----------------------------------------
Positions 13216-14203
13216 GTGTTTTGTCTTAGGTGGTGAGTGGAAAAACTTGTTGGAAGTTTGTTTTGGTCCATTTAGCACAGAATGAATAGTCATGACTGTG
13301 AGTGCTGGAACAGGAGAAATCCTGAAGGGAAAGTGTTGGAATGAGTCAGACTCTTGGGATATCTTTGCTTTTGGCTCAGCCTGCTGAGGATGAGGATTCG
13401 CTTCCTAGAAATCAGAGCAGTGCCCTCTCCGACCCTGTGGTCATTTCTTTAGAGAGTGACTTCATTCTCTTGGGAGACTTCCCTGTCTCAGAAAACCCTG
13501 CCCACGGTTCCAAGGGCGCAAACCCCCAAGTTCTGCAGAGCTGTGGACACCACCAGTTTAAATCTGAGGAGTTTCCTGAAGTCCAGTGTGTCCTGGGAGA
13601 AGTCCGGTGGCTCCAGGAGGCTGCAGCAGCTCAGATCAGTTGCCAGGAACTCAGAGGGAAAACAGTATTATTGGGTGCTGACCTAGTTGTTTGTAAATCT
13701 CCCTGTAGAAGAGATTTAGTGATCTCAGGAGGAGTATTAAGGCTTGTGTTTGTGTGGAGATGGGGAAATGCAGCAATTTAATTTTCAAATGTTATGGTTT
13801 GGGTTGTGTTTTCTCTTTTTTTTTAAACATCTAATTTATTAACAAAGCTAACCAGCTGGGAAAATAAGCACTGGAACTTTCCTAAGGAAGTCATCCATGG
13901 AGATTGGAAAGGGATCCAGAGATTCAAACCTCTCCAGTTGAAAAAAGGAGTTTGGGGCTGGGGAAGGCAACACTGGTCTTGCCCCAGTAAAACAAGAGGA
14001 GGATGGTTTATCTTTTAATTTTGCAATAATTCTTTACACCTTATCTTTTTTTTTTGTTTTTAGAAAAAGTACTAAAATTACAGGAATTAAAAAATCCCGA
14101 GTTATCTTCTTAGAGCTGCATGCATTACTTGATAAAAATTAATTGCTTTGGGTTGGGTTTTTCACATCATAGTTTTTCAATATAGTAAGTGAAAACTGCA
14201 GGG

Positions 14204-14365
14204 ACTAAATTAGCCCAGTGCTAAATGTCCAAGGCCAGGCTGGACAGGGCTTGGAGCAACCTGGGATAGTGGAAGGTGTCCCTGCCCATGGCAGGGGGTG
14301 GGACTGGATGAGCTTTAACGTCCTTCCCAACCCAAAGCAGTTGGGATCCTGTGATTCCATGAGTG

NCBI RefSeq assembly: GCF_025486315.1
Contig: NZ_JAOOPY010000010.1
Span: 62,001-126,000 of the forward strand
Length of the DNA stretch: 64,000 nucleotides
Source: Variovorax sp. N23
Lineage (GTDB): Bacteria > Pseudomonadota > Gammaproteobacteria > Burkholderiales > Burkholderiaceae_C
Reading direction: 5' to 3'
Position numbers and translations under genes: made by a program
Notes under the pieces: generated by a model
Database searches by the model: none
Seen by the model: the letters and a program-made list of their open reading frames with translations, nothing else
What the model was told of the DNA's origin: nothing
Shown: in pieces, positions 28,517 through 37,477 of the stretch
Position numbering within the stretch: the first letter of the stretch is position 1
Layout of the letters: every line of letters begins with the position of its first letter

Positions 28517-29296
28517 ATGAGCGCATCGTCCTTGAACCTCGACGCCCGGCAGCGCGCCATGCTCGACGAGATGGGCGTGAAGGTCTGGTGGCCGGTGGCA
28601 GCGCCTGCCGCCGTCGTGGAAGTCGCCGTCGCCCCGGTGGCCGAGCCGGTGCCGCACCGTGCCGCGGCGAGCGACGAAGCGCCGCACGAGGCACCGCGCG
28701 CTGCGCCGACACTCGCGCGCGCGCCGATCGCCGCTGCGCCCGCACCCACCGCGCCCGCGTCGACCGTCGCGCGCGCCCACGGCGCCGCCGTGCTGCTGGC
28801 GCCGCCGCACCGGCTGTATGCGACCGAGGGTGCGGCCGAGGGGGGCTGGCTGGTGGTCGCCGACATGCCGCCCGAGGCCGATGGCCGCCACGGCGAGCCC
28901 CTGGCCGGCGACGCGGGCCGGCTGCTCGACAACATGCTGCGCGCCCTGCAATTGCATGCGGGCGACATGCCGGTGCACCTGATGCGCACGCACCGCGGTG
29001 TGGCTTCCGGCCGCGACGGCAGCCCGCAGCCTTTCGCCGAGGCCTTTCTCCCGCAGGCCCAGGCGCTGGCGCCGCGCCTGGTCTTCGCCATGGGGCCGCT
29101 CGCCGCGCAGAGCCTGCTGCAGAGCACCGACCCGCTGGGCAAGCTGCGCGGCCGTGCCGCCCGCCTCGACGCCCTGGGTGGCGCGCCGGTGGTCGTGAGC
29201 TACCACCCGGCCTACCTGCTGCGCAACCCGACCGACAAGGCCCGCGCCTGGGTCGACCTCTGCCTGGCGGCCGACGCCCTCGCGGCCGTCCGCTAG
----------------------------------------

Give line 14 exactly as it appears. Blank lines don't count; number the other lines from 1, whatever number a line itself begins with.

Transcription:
14204 ACTAAATTAGCCCAGTGCTAAATGTCCAAGGCCAGGCTGGACAGGGCTTGGAGCAACCTGGGATAGTGGAAGGTGTCCCTGCCCATGGCAGGGGGTG